"I'm so tired, Byron." Jem gave a heavy sigh. "Sometimes I wish for Dad so much it's like a physical ache."

"Have you given any more thought to leaving Niteo with me?" Byron kept a spark of hope that one day Jem would say yes. But his friend shook his head.

"I can't. I love you like a brother, Byron, but I can't turn my back on my family. Airlia hadn't been married to Dad that long. She could have abandoned me, but she stood by me."

"She knows you put family first and that you're loyal to a fault." Byron shook his head. "The real reason you get to clean up here is that Derex trusts no one, but knows he can rely on you to watch me."

"I'm sure that's not the case. He's just protecting the company." Jem's voice was barely above a mumble and Byron sighed heavily.

Knowing Airlia's selfish nature, the act of compassion regarding Jem seemed incredibly out of keeping with her natural ruthlessness. There was little Byron could do about her, but there was something he could do for Jem as his friend yawned widely. "Right. You are going to rest."

To his relief, Jem did not put up any resistance as Byron guided him to a long, padded seat and sat him down. He swung Jem's feet up, and trotted away for a minute to get a blanket he then tucked around his friend. He got a tired, grateful smile before Jem closed his eyes.

Byron waited until he heard the sounds that signalled Jem had fallen asleep. There were no concerns Derex would return anytime soon. The corpulent older man had been drinking heavily during the day--as usual--and would himself be asleep, not coming to give the bar a random check.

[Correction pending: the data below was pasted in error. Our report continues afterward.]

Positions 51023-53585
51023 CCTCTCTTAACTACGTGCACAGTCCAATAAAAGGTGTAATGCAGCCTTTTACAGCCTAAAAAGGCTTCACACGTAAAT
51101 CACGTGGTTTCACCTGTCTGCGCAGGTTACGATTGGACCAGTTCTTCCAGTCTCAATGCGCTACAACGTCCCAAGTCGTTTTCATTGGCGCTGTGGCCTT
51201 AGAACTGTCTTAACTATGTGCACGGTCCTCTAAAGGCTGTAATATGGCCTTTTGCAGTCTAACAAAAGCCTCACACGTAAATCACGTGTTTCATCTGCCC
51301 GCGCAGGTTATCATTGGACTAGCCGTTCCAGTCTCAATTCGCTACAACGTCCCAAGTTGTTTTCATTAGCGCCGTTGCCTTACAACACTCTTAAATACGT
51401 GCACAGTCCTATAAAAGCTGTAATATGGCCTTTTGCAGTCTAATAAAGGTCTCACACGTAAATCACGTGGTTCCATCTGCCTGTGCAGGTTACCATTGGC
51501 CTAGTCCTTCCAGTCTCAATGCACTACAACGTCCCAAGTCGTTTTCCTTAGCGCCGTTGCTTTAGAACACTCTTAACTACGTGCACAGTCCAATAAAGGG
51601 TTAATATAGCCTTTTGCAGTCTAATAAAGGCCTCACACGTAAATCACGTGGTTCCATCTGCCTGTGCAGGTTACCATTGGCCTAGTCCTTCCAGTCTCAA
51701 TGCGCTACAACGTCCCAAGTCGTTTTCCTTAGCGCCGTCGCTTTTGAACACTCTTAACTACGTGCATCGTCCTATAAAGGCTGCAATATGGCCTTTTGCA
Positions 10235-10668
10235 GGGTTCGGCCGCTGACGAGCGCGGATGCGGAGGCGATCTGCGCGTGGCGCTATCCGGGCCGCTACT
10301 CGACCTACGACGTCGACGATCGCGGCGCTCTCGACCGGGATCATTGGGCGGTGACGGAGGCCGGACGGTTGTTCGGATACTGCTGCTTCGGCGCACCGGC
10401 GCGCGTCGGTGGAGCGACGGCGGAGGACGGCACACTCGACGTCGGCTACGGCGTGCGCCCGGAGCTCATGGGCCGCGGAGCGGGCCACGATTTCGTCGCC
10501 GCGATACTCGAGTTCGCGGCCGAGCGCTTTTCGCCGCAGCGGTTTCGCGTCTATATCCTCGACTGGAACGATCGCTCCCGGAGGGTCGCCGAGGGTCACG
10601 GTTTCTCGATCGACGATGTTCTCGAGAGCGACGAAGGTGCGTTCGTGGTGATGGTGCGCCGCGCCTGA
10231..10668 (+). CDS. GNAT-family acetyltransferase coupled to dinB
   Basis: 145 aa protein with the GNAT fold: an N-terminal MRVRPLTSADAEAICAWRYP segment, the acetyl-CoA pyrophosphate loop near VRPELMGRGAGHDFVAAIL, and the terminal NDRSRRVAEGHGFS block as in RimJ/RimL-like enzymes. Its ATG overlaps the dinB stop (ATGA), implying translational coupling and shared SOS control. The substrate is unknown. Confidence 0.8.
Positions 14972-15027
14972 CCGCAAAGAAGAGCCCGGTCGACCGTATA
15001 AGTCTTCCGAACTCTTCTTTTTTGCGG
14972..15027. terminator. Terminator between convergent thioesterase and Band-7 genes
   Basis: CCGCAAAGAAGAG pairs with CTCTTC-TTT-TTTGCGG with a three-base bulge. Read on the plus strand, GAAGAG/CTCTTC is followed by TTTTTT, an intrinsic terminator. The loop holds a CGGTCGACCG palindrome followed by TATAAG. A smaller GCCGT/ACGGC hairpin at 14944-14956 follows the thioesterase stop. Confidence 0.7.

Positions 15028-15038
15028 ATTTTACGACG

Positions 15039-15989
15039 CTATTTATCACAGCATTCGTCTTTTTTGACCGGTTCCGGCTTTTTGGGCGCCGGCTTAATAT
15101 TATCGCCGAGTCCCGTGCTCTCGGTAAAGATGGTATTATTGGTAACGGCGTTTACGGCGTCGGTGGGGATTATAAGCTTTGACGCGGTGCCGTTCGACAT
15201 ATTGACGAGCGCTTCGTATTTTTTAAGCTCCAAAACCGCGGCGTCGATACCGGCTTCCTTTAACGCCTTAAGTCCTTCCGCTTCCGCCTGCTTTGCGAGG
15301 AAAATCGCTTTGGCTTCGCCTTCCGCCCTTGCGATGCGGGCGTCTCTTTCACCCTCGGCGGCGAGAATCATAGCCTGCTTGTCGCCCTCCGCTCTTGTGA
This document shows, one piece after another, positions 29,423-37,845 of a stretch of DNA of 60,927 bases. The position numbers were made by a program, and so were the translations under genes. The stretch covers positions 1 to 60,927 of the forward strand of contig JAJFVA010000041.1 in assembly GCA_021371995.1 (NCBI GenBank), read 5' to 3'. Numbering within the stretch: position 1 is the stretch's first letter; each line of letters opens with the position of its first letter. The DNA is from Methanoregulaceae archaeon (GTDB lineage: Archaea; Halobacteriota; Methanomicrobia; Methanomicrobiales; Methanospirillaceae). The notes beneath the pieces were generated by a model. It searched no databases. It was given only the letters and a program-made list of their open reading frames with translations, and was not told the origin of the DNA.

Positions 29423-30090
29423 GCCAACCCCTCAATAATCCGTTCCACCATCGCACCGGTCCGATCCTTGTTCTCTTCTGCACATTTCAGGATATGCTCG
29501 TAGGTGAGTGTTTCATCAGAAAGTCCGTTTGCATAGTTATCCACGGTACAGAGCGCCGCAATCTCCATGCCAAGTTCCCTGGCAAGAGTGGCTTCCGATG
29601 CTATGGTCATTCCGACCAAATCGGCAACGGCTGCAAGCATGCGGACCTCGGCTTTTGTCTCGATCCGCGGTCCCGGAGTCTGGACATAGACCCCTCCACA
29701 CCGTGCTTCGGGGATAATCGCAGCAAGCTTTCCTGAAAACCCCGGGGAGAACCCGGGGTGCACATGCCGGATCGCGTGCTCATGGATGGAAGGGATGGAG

A mischievous chuckle escaped Byron. Oh, Airlia. If you only knew just how much of the bar's profits your precious brother consumes in liquid form, you'd be horrified.

He glanced affectionately at the slumbering Jem. He deserved so much more from life. As a beautiful and intelligent young man, Jem should be enjoying himself and mixing with friends. Byron still hoped to coax Jem into station hopping with him. I know I can take care of us both and you would be happier and healthier away from your parasitic stepfamily. He checked on Jem to find his friend still slept soundly.

Then he morphed.

His body collapsed into itself as he rearranged his cells into a new form. His jumpsuit shrank as he flowed free from the garment, then he began to reform. He took the shape of a large, grey, flat-bodied creature with half a dozen yellow eyes and six long, writhing tentacles. Each tentacle scooped up a cloth and began to polish the tables.

A layer of cilia beneath his flat body provided a rapid means of motion and he danced across the floor, humming happily to himself as he cleaned. This way he needed only a few minutes to clean what would have taken Jem at least another hour. Resuming his human form and redressing, Byron gazed across at Jem, who still slept soundly.

"Perhaps I should tell you I'm a polymorph." He kept his voice to a whisper, so as not to wake Jem. "Soon." He nodded.

Polymorphs were not entirely trusted by those unable to change their shapes. He needed to find a way to tell Jem to ensure he kept their treasured friendship. He poured himself a shot of fruit juice, the fructose giving him an instant buzz. He couldn't drink much. However, with a grin, he poured a second drink and moved to sit at the feet of his human friend, savouring the refreshment, while he let Jem sleep undisturbed.